It’s important to understand that I have absolute confidence in this developers’ WordPress and JavaScript skills and regard them as one of the world’s top ten Act-On experts. This wasn’t a training issue.

So I had him walk through the process with me. Show me the code, push the code, load the form, submit the form, validate the result.

It became quickly evident the JavaScript wasn’t actually running on the page, which I pointed out, to his frustration. He responded, “I know, but there is nothing in the code that would break the script. It is built exactly right; you just watched me do it.”

So I asked him to show me the page source code. He glowered at me, explaining why he was certain everything was correct as he navigated to the page source code.

And there it was (or wasn’t) plain as day. The script he had written was not on the page. He refreshed the page, still no script. He quickly returned to WordPress and republished the GravityForm and WordPress page – still no script.

He explained that we must be looking in the wrong spot; the code had to be there. I smiled and had him change and push the copy of the Gravity Form response page.

And it was confirmed. The saved and published changes were not showing up on the public page.

Experienced WordPress developers and users can already see exactly what the problem here was. The CDN was caching the page, and the version we were seeing wasn’t updated. His mistake was believing his own brain. He had pushed the button to update the page and made the assumption the page had been updated.

I couldn’t have told you why it wasn’t working at the start, but I followed the golden rule of troubleshooting.

Don’t trust your brain; test every assumption.

Applying These Lessons

The way we apply this lesson to process development is direct and parallel.

  1. Define All Objectives
  2. Collect All Facts
  3. Document
  4. Review and Brainstorm

1. Define All Objectives

The first step is to collect and define all objectives. Suppose we are developing processes that impact the sales and marketing teams. We should interview the sales and marketing stakeholders to understand what, specifically, they are trying to accomplish. If we’re told, “IT always makes things difficult,” then we also interview IT. By understanding the objectives of all stakeholders in the process, we can establish clear rules and boundaries for our solution.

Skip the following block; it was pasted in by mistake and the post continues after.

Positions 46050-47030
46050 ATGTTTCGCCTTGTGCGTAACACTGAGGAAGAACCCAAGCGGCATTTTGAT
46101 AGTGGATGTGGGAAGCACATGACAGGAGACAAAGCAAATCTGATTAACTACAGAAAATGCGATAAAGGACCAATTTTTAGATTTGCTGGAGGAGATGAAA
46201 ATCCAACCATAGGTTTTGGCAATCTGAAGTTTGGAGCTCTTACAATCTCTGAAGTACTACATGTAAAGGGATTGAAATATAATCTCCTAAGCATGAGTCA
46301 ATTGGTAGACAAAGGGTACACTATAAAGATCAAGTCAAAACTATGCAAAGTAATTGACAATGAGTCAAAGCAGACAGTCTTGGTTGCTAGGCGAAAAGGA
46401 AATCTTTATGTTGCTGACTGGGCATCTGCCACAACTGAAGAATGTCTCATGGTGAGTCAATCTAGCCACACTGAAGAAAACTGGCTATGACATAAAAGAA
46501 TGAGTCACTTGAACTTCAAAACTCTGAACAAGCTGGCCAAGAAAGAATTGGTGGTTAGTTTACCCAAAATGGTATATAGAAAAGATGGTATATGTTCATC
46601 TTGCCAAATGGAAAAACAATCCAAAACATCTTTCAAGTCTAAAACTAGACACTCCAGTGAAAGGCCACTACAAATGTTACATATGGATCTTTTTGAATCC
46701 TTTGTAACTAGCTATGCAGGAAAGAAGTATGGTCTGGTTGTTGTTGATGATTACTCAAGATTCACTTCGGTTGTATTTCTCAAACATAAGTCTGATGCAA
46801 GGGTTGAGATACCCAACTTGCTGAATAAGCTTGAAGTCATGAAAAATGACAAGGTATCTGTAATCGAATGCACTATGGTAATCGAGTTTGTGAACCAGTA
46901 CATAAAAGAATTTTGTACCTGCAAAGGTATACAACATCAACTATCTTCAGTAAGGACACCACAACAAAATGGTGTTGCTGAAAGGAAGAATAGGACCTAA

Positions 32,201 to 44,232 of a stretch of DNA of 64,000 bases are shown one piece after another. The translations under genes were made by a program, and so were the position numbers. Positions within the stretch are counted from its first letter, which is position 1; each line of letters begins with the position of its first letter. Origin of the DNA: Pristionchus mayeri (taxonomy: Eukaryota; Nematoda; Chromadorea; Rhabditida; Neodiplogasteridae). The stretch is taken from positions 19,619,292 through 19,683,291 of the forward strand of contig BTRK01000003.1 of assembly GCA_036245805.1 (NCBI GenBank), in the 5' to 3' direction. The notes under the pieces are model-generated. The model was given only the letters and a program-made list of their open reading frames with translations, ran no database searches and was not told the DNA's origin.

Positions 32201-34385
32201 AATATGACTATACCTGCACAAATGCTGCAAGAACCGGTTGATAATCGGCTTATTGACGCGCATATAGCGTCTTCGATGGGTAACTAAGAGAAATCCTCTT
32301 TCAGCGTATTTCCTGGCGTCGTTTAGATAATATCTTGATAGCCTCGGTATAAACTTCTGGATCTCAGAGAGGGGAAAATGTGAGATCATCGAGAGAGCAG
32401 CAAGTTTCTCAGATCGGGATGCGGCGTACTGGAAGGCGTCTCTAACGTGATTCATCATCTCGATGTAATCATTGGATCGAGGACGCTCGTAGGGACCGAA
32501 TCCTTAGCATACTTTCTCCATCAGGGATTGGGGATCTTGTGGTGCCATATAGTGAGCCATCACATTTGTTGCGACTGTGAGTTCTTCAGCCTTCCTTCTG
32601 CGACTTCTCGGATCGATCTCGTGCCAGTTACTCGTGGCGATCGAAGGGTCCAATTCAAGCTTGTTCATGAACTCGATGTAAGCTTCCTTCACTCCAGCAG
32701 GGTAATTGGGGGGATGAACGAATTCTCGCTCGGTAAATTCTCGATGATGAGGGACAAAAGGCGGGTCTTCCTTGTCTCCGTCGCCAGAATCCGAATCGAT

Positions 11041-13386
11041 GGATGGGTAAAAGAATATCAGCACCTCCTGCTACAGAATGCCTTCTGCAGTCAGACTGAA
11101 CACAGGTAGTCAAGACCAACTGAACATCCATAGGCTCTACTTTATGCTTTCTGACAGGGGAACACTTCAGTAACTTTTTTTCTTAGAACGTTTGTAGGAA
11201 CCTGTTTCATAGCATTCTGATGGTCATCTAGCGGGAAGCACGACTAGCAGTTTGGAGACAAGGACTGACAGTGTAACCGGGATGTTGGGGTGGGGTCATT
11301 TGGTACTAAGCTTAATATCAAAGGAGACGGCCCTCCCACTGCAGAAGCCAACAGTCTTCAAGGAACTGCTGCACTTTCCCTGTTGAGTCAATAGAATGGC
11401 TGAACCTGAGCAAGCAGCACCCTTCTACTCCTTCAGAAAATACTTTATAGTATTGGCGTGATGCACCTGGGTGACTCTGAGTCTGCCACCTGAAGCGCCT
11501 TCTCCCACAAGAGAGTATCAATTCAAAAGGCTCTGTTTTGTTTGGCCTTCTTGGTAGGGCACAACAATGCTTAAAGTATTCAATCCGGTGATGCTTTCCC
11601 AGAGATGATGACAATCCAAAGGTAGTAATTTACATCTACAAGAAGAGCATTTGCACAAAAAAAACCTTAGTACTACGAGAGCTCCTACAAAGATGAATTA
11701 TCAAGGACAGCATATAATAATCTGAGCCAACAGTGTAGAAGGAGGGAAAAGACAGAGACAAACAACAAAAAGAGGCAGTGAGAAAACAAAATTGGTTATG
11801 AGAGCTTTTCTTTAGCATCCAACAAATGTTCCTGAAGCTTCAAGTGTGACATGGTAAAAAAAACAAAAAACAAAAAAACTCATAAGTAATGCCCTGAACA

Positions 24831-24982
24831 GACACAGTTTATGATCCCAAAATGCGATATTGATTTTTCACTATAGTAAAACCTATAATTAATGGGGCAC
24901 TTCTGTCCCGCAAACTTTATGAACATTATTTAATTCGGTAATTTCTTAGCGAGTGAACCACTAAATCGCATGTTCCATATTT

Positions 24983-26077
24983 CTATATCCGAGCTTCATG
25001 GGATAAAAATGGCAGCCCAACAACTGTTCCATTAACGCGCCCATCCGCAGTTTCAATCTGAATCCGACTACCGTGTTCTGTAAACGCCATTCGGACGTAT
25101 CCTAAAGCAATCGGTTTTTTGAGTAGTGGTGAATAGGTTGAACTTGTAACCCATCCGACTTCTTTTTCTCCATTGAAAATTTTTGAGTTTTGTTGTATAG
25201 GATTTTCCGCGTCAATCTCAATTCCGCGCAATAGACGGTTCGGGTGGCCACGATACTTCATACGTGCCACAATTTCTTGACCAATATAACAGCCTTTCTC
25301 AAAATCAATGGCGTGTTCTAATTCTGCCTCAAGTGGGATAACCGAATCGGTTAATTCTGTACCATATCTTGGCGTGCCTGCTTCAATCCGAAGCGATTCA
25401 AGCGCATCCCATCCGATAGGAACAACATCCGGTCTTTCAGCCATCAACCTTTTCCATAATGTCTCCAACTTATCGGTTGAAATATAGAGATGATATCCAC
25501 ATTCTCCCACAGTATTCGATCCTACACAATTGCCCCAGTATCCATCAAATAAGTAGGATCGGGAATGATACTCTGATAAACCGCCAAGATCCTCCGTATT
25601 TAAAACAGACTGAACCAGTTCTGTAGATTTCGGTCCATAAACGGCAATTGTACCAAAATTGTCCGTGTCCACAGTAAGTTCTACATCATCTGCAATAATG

The process must accomplish X and cannot impact Y.

2. Collect All Facts

This is where refusing to trust the brain is critical. We interview stakeholders and participants, but we also review the technology. For example, clients will often tell us how lead assignment rules work in CRM, but this only tells us how this person thinks they work. When you explain a technical process to us, we will absolutely open that process in your website, marketing, or CRM to verify it for ourselves. Once we look at the technology, we find that approximately 60% of processes are explained to us inaccurately.

It is imperative that every fact be conclusively tested before being accepted.

3. Document

The third step of effective process development is to document everything in its current state. I’m not talking about taking notes in a notebook, I mean formal process documentation; flow charts with a granular step by step workflow. Take everything we will touch and articulate exactly how it works right now before any changes are made. (See Below) There can be no assumptions in this process. While documenting processes, we commonly encounter gaps in our discovery process, places where steps must occur, but we do not know how they occur. This documentation is extensively marked up and will serve as the data source for all additional discussion and development.

If it’s not documented, it doesn’t exist.

4. Review and Brainstorm

The final step of effective process development is to review the existing workflows and imagine something better. It’s the magical piece. As one of my team members often says,

Instead of doing the dumb thing, do the smart thing instead.

This is why I likened the practice to troubleshooting. Once you have identified the problem, it’s usually plenty easy to define a solution. The hardest part (solving the problem) becomes the easiest part.

Because we have already mapped out the process end to end and defined every single gap, contradiction, or redundant step in the process, producing an optimized process is very simple. Plug the gaps, resolve the contradictions, and eliminate redundancy. The remaining process is seemingly a work of genius.

Really, it’s just a strict adherence to fundamental troubleshooting.

Impact

We know that this type of thinking is not common, nor is it easy. We spend our lives trusting our perception, and learning to think radically different doesn’t happen overnight. That is where the impact of a third party comes in. We can facilitate change within an organization, and we become a powerful force for soliciting buy-in to new ideas.

By following this process, we have solved hundreds of “impossible” problems.

We have integrated systems that cannot be integrated, developed workflows that could not be made, and, most importantly, generated many thousands of leads and many millions in revenue for our customers.

The ability to look at the same data and reach different conclusions is the advantage of an outside consultant. We don’t have the same bias, pressure, or experience with your company, affording us objectivity in our evaluation. Because we get an incredibly detailed view of your process with zero context, our questions are detailed, often redundant, and frankly, we can ask the stupid questions that would be political suicide for an employee of the company. We don’t risk our jobs by challenging the CEO. We don’t make enemies by critiquing the status quo.